Senate proceeds with budget resolution, readies Democrats' COVID-19 package


Senators voted Tuesday to begin debating a budget resolution, taking the first steps toward approving a final COVID relief package without any GOP support.

The 50-49 party-line vote now kicks off a weeklong process of debate and votes, which Democrats hope ends in passage.

Senate Majority Leader Charles E. Schumer said his party will not “dilute” or “delay” a rescue bill over GOP objections, pointing to shuttered schools and continued high unemployment claims as evidence of an immediate need.

“Time is a luxury our country does not have,” the New York Democrat said, noting President Biden told GOP lawmakers a $600 billion package they proposed was too small.

“If we did a package that small we would be mired in the COVID crisis for years and we are not, we are not going to make the mistake of 2009 and have too small of a package and took too long, took four or five years for the economy to recover,” Mr. Schumer added.

House Democrats will hold their own initial vote on the budget process later Tuesday, when they are expected to approve rules for debate later this week on the full budget.

Mr. Schmer and House Speaker Nancy Pelosi revealed their 2021 budget plan on Monday. It is the first step in a process that could allow them to pass President Joseph R. Biden’s $1.9 trillion coronavirus relief bill without any Republican support.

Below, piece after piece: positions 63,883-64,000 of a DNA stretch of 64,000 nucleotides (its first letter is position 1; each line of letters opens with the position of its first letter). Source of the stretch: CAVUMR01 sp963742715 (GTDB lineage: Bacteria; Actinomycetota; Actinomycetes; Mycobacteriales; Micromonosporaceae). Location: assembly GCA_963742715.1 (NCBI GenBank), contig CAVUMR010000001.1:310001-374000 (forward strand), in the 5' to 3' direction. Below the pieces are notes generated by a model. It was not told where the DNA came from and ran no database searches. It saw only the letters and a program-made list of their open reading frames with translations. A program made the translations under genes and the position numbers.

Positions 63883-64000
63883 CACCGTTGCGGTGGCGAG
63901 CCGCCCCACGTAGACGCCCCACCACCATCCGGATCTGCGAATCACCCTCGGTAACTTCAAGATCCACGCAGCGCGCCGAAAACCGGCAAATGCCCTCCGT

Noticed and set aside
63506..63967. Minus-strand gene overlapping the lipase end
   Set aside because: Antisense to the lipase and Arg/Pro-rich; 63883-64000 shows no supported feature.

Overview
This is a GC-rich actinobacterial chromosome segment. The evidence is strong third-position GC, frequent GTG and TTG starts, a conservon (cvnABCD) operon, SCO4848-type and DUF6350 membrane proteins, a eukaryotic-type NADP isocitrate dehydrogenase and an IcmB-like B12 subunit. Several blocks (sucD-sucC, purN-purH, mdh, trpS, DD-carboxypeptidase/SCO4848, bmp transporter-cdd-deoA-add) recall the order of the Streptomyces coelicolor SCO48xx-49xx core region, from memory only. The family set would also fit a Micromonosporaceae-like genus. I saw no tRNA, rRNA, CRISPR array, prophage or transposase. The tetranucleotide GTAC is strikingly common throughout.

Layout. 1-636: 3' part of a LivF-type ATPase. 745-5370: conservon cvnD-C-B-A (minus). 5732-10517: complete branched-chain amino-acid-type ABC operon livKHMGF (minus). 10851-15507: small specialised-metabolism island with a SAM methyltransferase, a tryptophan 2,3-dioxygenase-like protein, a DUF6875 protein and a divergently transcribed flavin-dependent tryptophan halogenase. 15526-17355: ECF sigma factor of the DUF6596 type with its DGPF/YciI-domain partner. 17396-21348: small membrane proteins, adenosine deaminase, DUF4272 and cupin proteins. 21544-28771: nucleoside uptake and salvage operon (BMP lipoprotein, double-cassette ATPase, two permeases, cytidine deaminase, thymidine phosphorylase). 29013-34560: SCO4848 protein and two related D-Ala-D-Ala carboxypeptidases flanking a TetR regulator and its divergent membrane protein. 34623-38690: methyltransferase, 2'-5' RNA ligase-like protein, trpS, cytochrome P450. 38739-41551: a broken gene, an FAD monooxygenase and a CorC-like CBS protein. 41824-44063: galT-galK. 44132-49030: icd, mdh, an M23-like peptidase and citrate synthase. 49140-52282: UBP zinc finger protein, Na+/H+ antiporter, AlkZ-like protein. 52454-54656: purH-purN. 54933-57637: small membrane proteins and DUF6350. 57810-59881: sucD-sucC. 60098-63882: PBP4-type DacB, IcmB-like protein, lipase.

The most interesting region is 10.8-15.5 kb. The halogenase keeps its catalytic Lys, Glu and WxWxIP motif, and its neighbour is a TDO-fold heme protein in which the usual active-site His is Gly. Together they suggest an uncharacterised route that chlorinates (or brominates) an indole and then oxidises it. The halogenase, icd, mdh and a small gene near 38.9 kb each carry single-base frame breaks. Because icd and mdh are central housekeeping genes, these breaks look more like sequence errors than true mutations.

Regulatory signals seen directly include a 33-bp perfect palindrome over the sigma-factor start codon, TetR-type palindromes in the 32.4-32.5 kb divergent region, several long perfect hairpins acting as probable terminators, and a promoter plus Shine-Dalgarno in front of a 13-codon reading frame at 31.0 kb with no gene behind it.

The two leaders want to have a final vote on the budget by the end of this week, before the Senate gets bogged down in the impeachment trial of former President Donald Trump.

Democrats’ plan calls for another round of stimulus checks, another round of unemployment benefits, and $350 billion in bailout money for state and local governments who say they face their own budget squeeze.

Mr. Biden has also proposed raising the federal minimum wage to $15 as part of the bill. That’s a non-starter for Republicans, and even for some centrist Democrats such as Sen. Joe Manchin of West Virginia.

“I personally support an increase in the minimum wage, not to $15, but I think we need one. But, it doesn’t belong in the COVID,” said Sen. Susan Collins, a key GOP negotiator.

Using the budget process allows Democrats to circumvent a GOP filibuster in the Senate.

This week’s moves are just the beginning. If the budget passes both chambers, congressional committees then must write bills to carry out the plan. Those committee bills are then stitched together in what’s known as a reconciliation package, which must then pass Congress and be signed by the president.

Mr. Schumer insisted there’s still a window for Republicans to cooperate, but GOP lawmakers this week said using the budget process would send the wrong signal.

Sen. Rick Scott, Florida Republican, said the move does not show “unity” which Mr. Biden has touted.

Republicans object to adding funds into the budget to bail out certain “blue states” like New York and Illinois.

“They have chosen a totally partisan path,” said Senate Minority Leader Mitch McConnell, Kentucky Republican, adding there will likely be multiple amendments to the proposal later this week.

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